Inspired by the birth of her second daughter, Cusp is Alela Diane’s most sweeping accomplishment yet. Her sixth album, Cusp and its themes recalls the effectiveness of Sturgill Simpson’s 2016 album A Sailor’s Guide to Earth — in that they both marvel at the experience of parenthood while providing anecdotal life lessons in the midst of great songwriting. Alela Diane aesthetic and timeless and captivating, a folk artist at heart that sounds at home both behind a piano, like on the moving “Song for Sandy” and the superb “Moves Us Blind,” as well on more instrumentally evolving efforts like “Émigré,” which touts strong imagery alongside strings and creeping guitars. Cusp is a testament to Alela Diane’s talents as a songwriter.

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26. Unknown Mortal Orchestra – Sex & Food

The New Zealand act’s fourth album Sex & Food shows an ability to excel with both fuzzy, swift efforts and more muted, contemplative successes. Tracks like “Major League Chemicals” and “American Guilt” ride on fuzzy guitars with suavely nonchalant vocals, with melodic transitions taking a backseat in favor of assembling a grooving, hypnotic allure. These are fun tracks, though Ruban Nielson’s notable songwriting talents are on clearest display on more patient efforts. “Chronos Feast on His Children” touts lush guitar gliding and tender vocals, while the entrancing R&B vibes of “Not in Love We’re Just High” is extraordinarily easy to get lost in. Whereas some bands misstep by lacking tonal variation, UMO again succeed with a variety of tones that seamlessly interchange between perked-up guitar fuzz and lush journeys.

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25. Gorillaz – The Now Now

Gorillaz’ 2010 album Plastic Beach was my de-facto #1 album from that year, providing a variety of everything one could ask for — lush synth-pop collaborations with Little Dragon, gripping hip-hop efforts with Mos Def and De La Soul, and even a track featuring Lou Reed. Somehow, they all worked. The 2017 release of Humanz left me disappointed, with little beyond “Ascension” and “Andromeda” hooking me on an overstuffed album. The Now Now follows that release a year later, and touts a more focused sound with more captivating melodies. Specifically, Damon Albarn’s vocals return to the forefront, devoid of unnecessary interludes and guest cameos. Despite “Hollywood” being a rather tiresome listen, the rest is quality — “Idaho,” “Kansas,” “Sorcerez,” and “Magic City” all excel with the pop-writing magic that Albarn has impressed with in the past. Stylistic pursuits remain mostly safe in the vein of electro-pop, though the focus here is a breath of fresh air compared to Humanz.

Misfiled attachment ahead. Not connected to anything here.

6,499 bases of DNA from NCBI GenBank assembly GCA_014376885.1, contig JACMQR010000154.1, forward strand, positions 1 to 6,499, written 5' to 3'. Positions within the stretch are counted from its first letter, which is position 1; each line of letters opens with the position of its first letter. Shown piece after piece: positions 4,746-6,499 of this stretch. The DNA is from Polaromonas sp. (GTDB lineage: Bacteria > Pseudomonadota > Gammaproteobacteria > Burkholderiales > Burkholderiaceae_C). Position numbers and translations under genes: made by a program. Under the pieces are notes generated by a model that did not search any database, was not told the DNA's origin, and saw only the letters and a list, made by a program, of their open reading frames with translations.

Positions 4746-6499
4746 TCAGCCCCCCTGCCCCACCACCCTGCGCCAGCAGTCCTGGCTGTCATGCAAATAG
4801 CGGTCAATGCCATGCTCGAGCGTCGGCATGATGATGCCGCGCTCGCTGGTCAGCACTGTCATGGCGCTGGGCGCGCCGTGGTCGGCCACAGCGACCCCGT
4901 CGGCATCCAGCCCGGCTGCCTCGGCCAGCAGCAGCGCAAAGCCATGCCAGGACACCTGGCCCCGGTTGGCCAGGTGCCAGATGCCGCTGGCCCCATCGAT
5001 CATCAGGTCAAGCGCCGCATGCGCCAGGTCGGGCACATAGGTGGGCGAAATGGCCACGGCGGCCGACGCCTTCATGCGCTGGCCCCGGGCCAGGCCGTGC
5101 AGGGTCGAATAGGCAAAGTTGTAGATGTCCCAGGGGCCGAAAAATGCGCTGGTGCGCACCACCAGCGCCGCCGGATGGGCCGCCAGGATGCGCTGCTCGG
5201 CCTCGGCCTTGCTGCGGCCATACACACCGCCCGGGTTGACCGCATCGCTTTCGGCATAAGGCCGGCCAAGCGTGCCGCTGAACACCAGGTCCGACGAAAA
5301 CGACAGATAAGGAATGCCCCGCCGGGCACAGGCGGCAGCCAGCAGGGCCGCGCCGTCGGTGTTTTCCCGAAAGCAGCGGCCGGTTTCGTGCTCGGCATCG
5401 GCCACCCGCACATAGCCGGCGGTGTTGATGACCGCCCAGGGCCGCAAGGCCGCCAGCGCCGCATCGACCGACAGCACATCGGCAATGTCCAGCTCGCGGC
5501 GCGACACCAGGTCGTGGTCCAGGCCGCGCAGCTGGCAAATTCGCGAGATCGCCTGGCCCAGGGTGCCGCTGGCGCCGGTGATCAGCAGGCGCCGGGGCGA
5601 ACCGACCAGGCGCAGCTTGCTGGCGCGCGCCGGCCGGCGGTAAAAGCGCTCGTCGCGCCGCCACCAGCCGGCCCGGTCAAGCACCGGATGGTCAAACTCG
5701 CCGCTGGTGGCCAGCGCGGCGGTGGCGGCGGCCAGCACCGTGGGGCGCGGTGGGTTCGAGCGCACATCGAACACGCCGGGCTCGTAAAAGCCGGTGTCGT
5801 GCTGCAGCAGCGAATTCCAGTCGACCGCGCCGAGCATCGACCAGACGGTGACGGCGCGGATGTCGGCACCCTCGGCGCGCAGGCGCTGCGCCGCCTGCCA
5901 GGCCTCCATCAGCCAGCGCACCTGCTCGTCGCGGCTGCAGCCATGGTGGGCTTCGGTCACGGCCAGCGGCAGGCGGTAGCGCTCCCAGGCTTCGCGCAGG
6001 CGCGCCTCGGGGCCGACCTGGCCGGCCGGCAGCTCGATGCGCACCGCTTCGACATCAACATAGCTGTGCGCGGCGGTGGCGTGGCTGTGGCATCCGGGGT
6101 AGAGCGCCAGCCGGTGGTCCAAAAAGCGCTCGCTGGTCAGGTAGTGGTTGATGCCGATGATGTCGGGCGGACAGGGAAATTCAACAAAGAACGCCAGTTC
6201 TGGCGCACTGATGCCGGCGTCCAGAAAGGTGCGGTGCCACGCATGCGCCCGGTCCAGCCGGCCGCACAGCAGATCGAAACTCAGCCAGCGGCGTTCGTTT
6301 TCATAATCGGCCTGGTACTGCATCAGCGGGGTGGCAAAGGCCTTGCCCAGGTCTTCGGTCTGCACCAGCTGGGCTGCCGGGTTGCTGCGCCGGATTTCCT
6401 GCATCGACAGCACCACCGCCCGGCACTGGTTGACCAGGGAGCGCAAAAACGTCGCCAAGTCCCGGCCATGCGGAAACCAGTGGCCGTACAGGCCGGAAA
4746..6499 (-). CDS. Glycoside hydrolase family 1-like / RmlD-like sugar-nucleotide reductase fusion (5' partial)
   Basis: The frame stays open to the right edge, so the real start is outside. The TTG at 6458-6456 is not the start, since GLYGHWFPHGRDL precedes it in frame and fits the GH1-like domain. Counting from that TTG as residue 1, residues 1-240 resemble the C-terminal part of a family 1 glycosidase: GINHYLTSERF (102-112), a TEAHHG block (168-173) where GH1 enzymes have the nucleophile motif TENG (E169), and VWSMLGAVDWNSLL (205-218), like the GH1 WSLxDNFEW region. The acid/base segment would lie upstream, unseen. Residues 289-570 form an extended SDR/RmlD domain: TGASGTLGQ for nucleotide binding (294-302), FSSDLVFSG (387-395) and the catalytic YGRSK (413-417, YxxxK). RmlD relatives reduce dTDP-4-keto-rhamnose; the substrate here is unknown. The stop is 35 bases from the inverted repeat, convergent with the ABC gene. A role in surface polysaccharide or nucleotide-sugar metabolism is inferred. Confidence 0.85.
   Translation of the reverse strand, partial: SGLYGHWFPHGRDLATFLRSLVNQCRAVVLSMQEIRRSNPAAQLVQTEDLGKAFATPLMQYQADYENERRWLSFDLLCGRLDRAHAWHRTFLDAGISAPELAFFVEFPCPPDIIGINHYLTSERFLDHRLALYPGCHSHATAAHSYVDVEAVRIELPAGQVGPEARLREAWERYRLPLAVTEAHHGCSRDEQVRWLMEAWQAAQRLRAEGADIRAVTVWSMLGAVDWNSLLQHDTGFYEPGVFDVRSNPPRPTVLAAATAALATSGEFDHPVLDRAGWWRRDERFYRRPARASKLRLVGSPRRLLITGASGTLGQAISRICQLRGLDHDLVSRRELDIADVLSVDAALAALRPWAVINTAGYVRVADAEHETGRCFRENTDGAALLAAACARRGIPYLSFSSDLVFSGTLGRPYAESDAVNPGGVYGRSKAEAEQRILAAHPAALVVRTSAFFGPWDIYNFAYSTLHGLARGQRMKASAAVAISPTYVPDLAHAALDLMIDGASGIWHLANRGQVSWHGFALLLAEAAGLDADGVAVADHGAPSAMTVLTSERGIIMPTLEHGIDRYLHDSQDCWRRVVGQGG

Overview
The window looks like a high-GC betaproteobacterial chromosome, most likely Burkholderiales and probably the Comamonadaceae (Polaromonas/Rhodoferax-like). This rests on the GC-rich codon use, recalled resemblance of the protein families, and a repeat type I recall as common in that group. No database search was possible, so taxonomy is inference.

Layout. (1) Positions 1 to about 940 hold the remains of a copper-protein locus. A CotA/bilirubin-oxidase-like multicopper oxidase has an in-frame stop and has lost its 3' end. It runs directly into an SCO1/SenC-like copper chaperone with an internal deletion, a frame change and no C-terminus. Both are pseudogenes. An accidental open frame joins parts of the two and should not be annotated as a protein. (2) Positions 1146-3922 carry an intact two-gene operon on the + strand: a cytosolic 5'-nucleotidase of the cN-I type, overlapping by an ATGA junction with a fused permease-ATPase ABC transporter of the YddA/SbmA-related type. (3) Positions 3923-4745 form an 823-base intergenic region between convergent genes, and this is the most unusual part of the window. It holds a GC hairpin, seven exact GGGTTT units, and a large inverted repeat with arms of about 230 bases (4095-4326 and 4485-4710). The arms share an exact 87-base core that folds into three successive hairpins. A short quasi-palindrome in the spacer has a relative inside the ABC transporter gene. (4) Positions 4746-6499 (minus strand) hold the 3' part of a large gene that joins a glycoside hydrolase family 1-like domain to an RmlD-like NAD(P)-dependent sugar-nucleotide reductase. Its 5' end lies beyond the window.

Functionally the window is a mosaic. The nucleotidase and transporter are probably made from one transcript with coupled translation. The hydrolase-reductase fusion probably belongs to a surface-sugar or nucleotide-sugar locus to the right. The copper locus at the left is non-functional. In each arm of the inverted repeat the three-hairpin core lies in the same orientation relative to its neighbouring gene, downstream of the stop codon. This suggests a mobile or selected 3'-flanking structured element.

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24. Moonface – This One’s for the Dancer & This One’s for the Dancer’s Bouquet

Always fond of long album and song titles, Spencer Krug continues the trend with This One’s for the Dancer & This One’s for the Dancer’s Bouquet, the newest release from his Moonface project. Fans of Sunset Rubdown and Wolf Parade are already very familiar with Krug’s work, and should be very pleased that this album is Krug doing what he does well — building evolving melodies, with help of guitars and xylophones mostly, alongside his idiosyncratic, quivering vocal presence. Thematically, some of this release’s songs are written from Krug’s perspective, while other assume the guise of a Minotaur trapped within a maze on a quest for forgiveness. That disconnect can be chalked to the album’s tracks being a combination of works from different times and places, though musically there’s not much in terms of non-cohesion. The double-album length may be intimidating for those not faithful to Krug’s discography, though for fans like myself, there’s chock full of quality songwriting here. “The Cave” and “Minotaur Forgiving Knossos” provide a great one-two punch, and the additions of xylophones, brass, and Krug’s quiver do well in forming truly unique sounds. This is a nice swan song for the Moonface project.